Rated PG for scary images and brief strong language
Starring James Franco, Mila Kunis, Rachel Weisz, Michelle Williams, Zach Braff
Directed by Sam Raimi
The key to a good magic trick is making the audience believe enough to stop looking for the hidden wires. “Oz the Great and Powerful” doesn’t quite pull it off.
Though the movie ends up being a far more razzle-dazzle show than its titular magician ever manages to create, this prequel to “The Wizard of Oz” makes enough character and plotting missteps to never hit the heights it’s aiming for. Though the movie is visually gorgeous, there’s little heart beneath its shiny tin chest.
The story begins with James Franco as Oz, a small-time carnival magician and unrepentant womanizer. A hot air balloon, a tornado, and a poorly timed escape from a conquest’s furious boyfriend land him in Oz, where everyone thinks he fulfills a prophecy that says he’ll save the kingdom. Since there’s gold involved, Oz agrees that he’s the legendary wizard and gets sucked into a battle between Glinda and the future Wicked Witch of the West.
Copyright restrictions mean that any nods to the first movie can’t be too obvious, though audience members with a keen eye can find enough to satisfy. The most charmingly effective is the fact that the first part of the movie is shot in black and white, just like the original. The opening also has a narrower frame ratio, though certain effects make it clear the edges aren’t as fixed as the movie likes to pretend they are.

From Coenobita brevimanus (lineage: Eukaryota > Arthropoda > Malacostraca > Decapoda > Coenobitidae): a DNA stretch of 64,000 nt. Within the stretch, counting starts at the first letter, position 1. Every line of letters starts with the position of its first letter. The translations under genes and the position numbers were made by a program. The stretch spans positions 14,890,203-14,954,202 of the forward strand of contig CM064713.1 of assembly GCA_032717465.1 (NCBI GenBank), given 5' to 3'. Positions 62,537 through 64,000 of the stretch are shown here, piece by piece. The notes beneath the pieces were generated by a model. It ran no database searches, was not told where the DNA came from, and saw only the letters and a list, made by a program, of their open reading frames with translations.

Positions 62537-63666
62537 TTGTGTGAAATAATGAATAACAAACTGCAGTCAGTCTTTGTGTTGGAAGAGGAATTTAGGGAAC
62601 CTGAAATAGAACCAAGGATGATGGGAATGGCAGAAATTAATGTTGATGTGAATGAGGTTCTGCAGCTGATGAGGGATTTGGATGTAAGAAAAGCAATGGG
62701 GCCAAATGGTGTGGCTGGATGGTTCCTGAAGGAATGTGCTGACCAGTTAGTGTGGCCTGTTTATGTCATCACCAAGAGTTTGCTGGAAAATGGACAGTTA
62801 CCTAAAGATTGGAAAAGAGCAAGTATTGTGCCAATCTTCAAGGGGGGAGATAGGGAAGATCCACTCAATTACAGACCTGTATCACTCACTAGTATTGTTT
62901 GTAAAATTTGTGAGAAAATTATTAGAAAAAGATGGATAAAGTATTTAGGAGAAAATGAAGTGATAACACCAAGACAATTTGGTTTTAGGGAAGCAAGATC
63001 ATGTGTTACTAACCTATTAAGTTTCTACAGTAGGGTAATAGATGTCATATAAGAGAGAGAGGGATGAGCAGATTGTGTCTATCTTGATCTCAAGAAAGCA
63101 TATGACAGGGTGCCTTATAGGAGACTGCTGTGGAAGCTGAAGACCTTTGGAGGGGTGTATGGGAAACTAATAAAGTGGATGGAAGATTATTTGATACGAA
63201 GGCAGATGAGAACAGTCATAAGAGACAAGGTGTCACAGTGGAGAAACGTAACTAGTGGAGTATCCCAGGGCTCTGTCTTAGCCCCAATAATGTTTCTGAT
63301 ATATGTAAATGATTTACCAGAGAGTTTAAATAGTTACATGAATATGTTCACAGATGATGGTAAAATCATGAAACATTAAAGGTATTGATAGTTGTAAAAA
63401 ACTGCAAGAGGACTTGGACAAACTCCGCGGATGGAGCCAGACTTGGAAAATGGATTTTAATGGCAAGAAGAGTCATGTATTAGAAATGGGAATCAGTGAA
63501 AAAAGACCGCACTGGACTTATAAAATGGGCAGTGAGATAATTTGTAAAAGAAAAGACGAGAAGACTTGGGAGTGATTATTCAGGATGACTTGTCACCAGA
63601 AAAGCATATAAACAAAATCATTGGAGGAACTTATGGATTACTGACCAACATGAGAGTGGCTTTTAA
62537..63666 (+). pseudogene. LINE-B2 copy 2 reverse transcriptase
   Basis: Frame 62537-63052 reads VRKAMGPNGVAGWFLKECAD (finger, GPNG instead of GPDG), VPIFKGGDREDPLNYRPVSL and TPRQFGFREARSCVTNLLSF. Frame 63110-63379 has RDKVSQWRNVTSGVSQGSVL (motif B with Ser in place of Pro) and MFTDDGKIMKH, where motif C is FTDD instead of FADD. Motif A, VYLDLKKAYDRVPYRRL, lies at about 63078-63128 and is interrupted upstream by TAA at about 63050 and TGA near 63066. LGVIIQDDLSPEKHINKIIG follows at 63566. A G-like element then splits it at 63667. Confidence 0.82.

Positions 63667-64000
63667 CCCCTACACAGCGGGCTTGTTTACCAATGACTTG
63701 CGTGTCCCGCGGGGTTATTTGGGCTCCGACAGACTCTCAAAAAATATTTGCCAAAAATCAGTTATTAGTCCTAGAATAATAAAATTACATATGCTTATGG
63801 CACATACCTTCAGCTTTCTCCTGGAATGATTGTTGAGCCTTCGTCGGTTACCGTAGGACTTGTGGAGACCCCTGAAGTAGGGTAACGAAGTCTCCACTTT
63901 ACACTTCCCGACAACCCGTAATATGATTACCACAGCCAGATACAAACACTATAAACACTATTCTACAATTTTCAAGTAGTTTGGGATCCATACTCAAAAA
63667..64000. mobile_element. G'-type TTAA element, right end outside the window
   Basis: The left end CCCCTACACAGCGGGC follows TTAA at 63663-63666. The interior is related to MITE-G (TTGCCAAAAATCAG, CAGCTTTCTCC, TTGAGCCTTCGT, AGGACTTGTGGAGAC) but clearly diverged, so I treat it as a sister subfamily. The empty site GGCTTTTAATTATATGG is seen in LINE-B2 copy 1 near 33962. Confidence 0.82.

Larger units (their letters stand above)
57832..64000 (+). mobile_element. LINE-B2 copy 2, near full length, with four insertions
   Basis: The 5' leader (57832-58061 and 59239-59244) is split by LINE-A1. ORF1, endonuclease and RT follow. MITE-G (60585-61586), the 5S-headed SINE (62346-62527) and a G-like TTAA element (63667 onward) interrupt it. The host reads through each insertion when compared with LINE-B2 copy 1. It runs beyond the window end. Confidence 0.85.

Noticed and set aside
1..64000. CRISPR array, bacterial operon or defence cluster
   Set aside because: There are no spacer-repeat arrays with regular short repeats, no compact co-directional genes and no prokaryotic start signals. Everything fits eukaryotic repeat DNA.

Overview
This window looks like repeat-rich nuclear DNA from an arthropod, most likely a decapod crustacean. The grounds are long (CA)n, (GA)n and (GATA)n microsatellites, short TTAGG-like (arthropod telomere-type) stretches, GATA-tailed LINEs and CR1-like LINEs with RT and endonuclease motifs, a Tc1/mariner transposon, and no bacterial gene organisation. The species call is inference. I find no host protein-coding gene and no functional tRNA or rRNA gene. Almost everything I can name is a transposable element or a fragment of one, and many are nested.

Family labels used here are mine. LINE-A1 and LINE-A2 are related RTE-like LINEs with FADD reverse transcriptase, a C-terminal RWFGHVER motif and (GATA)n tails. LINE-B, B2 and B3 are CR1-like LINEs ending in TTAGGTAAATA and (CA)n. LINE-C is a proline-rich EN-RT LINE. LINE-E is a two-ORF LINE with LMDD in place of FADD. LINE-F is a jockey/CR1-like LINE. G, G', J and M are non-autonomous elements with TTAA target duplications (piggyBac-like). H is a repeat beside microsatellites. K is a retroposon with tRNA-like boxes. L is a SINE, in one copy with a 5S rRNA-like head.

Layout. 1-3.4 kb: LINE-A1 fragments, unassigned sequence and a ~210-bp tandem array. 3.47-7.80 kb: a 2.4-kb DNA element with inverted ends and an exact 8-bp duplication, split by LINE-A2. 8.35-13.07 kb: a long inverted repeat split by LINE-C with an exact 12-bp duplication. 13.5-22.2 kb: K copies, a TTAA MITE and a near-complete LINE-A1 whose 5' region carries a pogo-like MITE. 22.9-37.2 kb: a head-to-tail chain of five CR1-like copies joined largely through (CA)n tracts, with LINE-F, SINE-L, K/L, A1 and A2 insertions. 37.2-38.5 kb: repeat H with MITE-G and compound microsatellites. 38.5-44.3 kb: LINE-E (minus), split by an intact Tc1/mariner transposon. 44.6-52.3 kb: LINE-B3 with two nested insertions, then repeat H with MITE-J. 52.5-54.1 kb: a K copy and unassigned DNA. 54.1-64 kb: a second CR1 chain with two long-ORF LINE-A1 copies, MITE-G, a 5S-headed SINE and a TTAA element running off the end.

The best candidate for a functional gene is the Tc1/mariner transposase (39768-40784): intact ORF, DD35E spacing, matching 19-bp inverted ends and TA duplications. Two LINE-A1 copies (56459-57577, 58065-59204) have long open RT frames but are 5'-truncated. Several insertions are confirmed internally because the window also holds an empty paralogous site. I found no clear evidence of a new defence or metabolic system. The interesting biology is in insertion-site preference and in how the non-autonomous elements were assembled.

The black and white also gives the brilliant colors of Oz (the kingdom) even more of a visual punch. The movie takes every opportunity to show another amazing vista that looks like a painting brought to life Р even the clouds are individual little masterpieces.
Pay extra money for the 3D showing, both for the vistas and every close-up of the lush, fairy tale-style foliage. I can only pray that the computer geniuses responsible will one day do a faux travel documentary called “Oz: The Tour Guide.” I’d be first in line to get tickets.
Sadly, the cast isn’t quite as sparkling. Michelle Williams is the best as Glinda, using a mix of genuine sweetness and intelligence to make terrible dialogue seem almost believable. Franco has moments of genuine tenderness as Oz, though he has a tough time portraying complex emotions. His charm could also use a little work. It stays a bit too much on the smarm side until the movie’s climax. Rachel Weisz, playing another witch, was fun every time she was on screen. The movie, however, never seemed to know what to do with her.
That misstep, however, is nothing compared to the crime the movie committed with poor Mila Kunis’s character. The poor woman didn’t have a single moment of realistic dialogue or properly established character motivation to work with. I’m sure Kunis tried, but even Picasso couldn’t have made something useful out of the nonsense she was handed.
It’s the most obvious wire peeking out through the movie’s magic tricks, but not the only one. And no matter how hard I try to look away, I can’t avoid seeing them.